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:puke Those Bratz dolls are bad,but they are plastic,kwim? These are real children being paraded dressed more revealing than some prostitutes.
Wrong on so many levels...
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i dont know as long as they know its play, i think its ok. however if you let your child do such thing you need to have a fine line.
This is in my area. Thank goodness DD has never been invited to one of those parties (it's nice to have crunchy friends

One of her little girlfriends wanted a "manicure" party so the mom hired a few teenagers and bought washable nail polish. The teenage girls gave little manicures and they had a tea party with little tiaras afterward. (and they could take the tiaras home as their gift). It was sweet to see little girls dressing up in tiaras instead of Brittney Spears clothing.
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This issue for me is more the rampant consumerism and materialism these little girls are being taught is OK. That's when I say WTF is wrong with these parents. But as a general rule I'm OK with dress-up and make-up and such, for the purpose of pretend play. I also would not object to my dds attending a party at a place like this, but I 1) wouldn't have THEIR party there and 2) wouldn't be shouting for them to shimmy and shake it from the sidelines and 3) wouldn't be calling her princess (or at least I'd teach her not to expect any prince charming IRL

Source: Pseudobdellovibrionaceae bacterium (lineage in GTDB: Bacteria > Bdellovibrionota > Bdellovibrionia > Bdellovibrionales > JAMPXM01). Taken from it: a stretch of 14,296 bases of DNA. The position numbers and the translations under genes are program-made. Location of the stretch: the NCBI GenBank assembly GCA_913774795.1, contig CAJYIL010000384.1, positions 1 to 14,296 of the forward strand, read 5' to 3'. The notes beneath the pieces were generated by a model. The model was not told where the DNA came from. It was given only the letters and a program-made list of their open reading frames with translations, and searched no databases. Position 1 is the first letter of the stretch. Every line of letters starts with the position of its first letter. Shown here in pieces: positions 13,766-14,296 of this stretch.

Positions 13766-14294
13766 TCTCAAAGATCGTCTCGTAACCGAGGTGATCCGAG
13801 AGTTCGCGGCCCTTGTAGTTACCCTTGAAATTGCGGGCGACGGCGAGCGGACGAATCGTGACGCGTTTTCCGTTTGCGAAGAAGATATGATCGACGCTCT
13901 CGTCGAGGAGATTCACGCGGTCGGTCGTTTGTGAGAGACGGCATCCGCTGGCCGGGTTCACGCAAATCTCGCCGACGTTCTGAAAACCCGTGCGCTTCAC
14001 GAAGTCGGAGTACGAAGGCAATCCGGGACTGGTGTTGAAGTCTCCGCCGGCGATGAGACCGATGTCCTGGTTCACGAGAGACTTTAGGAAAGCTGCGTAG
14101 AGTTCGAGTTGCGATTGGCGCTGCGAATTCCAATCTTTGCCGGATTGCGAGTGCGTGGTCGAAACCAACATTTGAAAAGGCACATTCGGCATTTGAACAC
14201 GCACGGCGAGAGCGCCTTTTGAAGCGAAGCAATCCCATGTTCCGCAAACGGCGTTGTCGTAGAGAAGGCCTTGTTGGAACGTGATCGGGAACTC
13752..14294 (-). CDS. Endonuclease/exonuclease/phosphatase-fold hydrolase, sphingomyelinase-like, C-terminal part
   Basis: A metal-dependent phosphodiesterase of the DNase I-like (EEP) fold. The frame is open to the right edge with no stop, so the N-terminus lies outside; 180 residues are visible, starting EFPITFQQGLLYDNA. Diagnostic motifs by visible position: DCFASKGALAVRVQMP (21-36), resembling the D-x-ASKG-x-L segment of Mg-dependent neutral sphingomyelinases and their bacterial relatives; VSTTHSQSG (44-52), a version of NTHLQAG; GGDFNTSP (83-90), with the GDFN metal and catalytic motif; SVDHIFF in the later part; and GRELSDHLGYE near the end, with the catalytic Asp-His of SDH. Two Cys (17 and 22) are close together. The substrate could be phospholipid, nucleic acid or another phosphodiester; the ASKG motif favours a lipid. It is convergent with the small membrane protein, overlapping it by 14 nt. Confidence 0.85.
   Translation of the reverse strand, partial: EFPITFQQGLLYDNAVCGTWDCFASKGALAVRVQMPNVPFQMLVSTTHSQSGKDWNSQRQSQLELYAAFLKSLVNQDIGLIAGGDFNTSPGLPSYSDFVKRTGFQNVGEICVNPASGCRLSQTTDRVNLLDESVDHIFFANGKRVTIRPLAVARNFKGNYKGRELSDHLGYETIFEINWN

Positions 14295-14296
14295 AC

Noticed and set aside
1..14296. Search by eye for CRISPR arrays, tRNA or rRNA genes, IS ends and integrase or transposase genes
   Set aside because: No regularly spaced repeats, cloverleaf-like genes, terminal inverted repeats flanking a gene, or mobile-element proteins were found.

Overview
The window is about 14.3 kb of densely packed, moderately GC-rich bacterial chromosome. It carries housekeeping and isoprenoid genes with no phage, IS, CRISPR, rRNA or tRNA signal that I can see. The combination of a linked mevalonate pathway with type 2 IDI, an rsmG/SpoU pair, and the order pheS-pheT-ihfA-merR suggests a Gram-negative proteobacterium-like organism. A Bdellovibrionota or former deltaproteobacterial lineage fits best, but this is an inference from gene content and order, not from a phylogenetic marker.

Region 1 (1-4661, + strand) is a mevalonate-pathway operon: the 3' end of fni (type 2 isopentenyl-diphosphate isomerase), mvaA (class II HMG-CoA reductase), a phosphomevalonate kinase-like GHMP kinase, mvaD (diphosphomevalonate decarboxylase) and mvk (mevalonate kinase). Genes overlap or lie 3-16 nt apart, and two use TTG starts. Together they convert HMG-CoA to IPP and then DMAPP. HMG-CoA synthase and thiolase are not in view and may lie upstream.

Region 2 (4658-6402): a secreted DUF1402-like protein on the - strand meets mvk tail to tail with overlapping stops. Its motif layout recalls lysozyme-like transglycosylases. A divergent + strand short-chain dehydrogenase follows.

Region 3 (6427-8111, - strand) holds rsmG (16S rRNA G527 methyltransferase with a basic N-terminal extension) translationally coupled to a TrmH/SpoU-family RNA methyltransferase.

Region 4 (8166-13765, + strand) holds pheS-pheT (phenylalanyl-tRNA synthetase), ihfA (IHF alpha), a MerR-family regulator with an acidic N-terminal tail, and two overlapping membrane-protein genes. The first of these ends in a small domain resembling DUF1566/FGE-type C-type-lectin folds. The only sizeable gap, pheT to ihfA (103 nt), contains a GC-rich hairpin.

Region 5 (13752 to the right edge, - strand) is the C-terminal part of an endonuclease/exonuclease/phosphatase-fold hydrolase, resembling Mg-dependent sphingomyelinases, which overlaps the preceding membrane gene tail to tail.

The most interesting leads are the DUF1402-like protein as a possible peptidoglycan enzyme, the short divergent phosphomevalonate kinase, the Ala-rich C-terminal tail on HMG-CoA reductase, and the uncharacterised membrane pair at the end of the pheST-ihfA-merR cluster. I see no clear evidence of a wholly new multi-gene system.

). My older dd understands now that make-up is for in the house pretend-play, same with a bare belly shirt (she had a cheerleader costume for halloween, and she wore a long sleeve T under it). So, in a nutshell, I don't forbid these things, but I teach her my values about them.

swimswamswum, I agree about a purse being a gendered item, but in the case of my dd's, well, they just like them! I am about as big a tom-boy as ever there was, and I truly do not understand their fascination with purses and girly stuff at this age, but I'm not going to forbid these things either (nor do I buy them, they end up as gifts from family). My son has far fewer "boy" things than most little boys his age by virtue of the fact that he has 2 sisters, but he really is not interested in the purses or the baby dolls or the princess costumes. maybe this is for a different post, but I really think that boys and girls (in general, of course there are exceptions) are wired differently and like different things. Now, do I think it's appropriate to push this stuff on little girls? NO WAY. I completely agree with swimswamswum that it sets them up for unrealistic expectations about sexuality and reality.